(NECN: Peter Howe, Boston) You may be working next week — but that’s something normally the U.S. Senate never would do.
But with the clock rapidly ticking towards an Aug. 2 deadline on raising the national debt ceiling or risking a Third World-style debt default, Washington’s been making zero apparent progress towards a deal. That led Majority Leader Harry Reid to cancel the planned week off for the Senate next week following the Independence Day holiday.
“I’ve had a number of senators, both Democrats and Republicans, say, ‘But do we really have to be here?’ Well,” Reid said, “we have to be here … We need to stay on top of this . These big issues are resolved by people meeting, people discussing things.”
However, pressed by reporters at the Capitol on why the entire Senate had to be in next week, as opposed to just party leaders and budget-deal negotiators, the best Reid could come up with was: “The caucus needs to feel that they’re engaged in the debate around here. That’s the reason.”
What’s before Congress is a vote to allow the U.S. to go another $2.4 trillion in debt, beyond its current $14.3 trillion of debt. That would stave off another debt vote before the end of 2012. Treasury Secretary Timothy F. Geithner has warned that Congress must act by Aug. 2 at the latest to avoid the U.S. risking a default — but that’s a date that’s moved around several times this spring, and Republicans say there’s no reason the U.S. couldn’t keep paying interest on its debts and just stop paying government employees, contractors, or social-welfare payment recipients while a debt-ceiling deal is worked out.
“This August 2nd deadline on the debt ceiling is serious — it’s very serious,” said Sen. Richard Durbin, an Illinois Democrat who is a senior member of Reid’s leadership team.
James T. Brett, CEO of The New England Council, a non-partisan group that advocates for New England states and employers in Washington, said he’s convinced failure to act by Aug. 2 — and ideally, well before the final hour — could have severe consequences.
“We need to do this, because if we don’t, we’re going to send an economic shock wave throughout the world,” rattling bond and equity markets and damaging other countries’ faith in U.S. leadership, Brett said. With Reid’s “no vacation” diktat, Brett said, “I think it sends a good message to the business community and Wall Street: People in Washington are very serious about trying to solve this problem.”
Ultimately, this debate seems to be more and more hardening down to one essential question: Do you believe the federal budget should be fixed with no tax increases for anybody, only further cuts in government spending?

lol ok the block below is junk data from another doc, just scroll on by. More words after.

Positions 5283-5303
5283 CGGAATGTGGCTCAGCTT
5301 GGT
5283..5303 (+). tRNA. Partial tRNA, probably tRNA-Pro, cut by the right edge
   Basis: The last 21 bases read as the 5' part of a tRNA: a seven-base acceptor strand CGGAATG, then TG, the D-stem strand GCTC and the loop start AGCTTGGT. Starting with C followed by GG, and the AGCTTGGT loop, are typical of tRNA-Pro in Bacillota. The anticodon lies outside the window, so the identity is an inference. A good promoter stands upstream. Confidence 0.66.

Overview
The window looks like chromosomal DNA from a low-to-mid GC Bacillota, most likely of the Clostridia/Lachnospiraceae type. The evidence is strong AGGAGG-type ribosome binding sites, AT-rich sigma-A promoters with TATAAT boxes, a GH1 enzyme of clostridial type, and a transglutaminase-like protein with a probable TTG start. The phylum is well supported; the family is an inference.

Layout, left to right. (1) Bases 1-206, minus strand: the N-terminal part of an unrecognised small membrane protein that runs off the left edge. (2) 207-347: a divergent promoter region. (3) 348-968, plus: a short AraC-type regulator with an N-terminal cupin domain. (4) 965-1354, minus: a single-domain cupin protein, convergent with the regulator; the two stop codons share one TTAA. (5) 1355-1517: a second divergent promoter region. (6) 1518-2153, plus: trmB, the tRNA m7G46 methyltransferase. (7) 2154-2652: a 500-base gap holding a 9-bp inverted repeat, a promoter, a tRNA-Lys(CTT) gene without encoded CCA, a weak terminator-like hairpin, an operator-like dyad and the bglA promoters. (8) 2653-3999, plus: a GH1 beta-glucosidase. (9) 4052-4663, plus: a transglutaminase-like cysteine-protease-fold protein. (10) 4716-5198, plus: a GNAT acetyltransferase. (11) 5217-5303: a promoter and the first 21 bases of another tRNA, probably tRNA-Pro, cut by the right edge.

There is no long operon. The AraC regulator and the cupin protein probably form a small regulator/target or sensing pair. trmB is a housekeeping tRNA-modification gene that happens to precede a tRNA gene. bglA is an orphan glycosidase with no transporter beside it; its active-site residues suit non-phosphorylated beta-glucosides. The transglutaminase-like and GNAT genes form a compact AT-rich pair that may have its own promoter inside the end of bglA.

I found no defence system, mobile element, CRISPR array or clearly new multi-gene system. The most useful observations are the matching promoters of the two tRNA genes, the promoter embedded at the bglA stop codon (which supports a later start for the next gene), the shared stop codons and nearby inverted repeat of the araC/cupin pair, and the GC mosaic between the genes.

That seems to be a debate that the most passionate elements in both parties are actually happy to have and to fight to a clear win or loss for one side or the other.
Senate Republican Leader Mitch McConnell said, “Republicans oppose tax hikes, and Democrats have already shown they won’t raise taxes in a down economy either.”
Sen. Charles Schumer, a New York Democrat, on Thursday echoed criticisms made by President Obama a day earlier, saying, “It seems like Leader McConnell is willing to tank the economy for the sake of protecting tax breaks for oil companies, yachts, corporate jets.”
Reid himself said: “The main obstacle, and I want to be very clear, to finding common ground is Republicans’ stubborn insistence on protecting taxpayer funded giveaways to corporations and individuals that don’t need the giveaways.”
And of course, that’s only the Senate. House Speaker John Boehner, who leads a large group of Republican members of Congress convinced the problem is entirely that the U.S. government spends too much, not taxes too little, said the only way Obama and Democrats will ever get a debt-ceiling vote through the House is if they agree to long-term future spending cuts more than the increase in the national debt limit, and no tax increases. “The longer the president denies these realities,” Boehner said, “the more difficult he makes this process.”
With rhetoric like that, Brett said, “You see both sides really digging in, and, quite frankly, both sides are appealing to their base … Now the question is, you’ve got to come to the middle. And hopefully, the president will also play more of a major role in the next several days bringing these people together.”
Given that Congress has managed to fight its way through 78 votes on the debt ceiling since 1960, some that went to the very final hour, Brett, a former senior Massachusetts House of Representatives leader, said, “Somehow I see something emerging. I just don’t know what it’s going to look like.”
And if the U.S. ever does default on its debt, top Wall Street bond-rating agency Standard & Poor’s said Thursday it will slash the U.S. credit rating from AAA to D. That would, theoretically, cause the U.S. government to have to pay much higher interest rates to borrow money and raise rates for all American borrowers. Senior S&P executive John Chambers told Bloomberg Television: “If any government doesn’t pay its debt on time, the rating of that government goes to D,” Chambers said.
Material from the Associated Press was included in this report.
With videographer David Jacobs
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